Our practice is dedicated to helping you and your family protect your wealth, your wishes, and your priorities across generations.

It Happened In Our Office . . .

A gentleman came in to probate his wife’s estate. This can be a difficult time in anyone’s life, losing a loved one. We discussed the necessary issues of the medical bills, the final arrangements and how the funeral was paid for, all of which were fairly predictable. Then I asked him how long he and his wife had been married.

“We never actually got married. We always said that it was just a piece of paper.”

I then had to break the news to him that his partner’s estate, which all passed to him through her Last Will & Testament, would be taxed, not at the zero percent rate of husband and wife, but at the highest rate of 15%. An estate of $500,000 (a house and some savings) will generate an inheritance tax bill of $75,000.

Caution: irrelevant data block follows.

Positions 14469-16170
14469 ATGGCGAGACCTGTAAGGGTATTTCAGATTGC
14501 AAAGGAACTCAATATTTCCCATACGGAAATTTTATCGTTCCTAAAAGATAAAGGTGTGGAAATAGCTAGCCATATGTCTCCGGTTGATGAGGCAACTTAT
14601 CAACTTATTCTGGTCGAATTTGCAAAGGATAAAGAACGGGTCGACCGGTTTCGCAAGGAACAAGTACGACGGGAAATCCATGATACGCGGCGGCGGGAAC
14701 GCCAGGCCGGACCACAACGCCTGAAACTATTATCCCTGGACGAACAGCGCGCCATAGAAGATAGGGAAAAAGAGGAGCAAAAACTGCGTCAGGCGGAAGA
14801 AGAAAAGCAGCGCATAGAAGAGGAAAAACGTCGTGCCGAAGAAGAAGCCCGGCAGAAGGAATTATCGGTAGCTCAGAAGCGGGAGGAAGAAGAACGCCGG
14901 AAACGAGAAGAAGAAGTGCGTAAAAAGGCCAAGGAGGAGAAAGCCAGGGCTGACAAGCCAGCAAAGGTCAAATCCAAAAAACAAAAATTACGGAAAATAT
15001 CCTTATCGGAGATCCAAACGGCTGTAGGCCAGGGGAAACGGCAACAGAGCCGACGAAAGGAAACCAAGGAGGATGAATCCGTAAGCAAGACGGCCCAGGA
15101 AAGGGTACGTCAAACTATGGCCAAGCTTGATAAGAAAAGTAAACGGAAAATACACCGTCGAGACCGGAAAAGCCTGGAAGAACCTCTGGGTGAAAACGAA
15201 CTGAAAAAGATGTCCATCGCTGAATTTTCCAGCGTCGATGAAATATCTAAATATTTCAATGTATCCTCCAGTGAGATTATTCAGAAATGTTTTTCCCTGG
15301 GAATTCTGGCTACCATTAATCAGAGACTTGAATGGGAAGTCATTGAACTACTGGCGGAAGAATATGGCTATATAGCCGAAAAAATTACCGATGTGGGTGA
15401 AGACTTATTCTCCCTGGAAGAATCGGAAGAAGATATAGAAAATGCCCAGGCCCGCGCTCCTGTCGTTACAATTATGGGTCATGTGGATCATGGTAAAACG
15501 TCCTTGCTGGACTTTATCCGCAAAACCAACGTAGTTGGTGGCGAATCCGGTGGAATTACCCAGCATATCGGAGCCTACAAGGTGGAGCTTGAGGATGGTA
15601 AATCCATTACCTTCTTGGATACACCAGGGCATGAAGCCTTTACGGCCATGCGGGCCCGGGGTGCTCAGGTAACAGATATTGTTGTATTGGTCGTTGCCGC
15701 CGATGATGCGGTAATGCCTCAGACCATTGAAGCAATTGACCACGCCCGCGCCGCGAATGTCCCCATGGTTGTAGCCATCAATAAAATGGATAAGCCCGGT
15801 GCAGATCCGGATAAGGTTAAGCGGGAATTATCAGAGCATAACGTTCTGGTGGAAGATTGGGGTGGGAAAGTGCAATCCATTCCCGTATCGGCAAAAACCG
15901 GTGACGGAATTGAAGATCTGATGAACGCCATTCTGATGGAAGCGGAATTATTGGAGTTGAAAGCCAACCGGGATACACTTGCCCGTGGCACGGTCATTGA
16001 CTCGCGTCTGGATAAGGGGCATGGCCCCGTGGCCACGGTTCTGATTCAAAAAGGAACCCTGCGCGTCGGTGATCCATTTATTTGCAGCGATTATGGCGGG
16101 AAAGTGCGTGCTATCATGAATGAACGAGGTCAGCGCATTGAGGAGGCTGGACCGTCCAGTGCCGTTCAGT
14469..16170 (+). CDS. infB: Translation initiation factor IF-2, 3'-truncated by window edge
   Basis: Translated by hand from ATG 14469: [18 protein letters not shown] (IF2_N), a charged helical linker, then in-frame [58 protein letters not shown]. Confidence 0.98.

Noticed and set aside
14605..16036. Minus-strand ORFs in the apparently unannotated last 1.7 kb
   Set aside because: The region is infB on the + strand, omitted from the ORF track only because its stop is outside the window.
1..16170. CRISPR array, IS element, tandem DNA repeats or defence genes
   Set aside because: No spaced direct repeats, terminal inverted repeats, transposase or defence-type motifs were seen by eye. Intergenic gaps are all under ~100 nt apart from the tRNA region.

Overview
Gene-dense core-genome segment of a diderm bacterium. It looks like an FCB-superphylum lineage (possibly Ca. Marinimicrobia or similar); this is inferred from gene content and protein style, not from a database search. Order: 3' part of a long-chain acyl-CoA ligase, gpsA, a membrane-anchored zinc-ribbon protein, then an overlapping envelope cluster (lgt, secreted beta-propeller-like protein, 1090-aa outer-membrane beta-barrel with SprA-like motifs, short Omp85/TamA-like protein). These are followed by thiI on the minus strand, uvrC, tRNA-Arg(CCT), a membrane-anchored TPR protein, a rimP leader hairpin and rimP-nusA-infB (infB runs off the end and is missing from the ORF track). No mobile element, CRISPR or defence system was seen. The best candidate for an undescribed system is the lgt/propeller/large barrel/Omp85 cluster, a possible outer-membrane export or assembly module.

While the emotional loss is great, this news about a substantial tax bill was “insult to injury.” It is important to realize this result when making the decision to not be legally married. Clearly, there are moral and ethical discussions concerning the need to be legally married. This story is simply meant to educate the reader that there are financial ramifications to being legally married.

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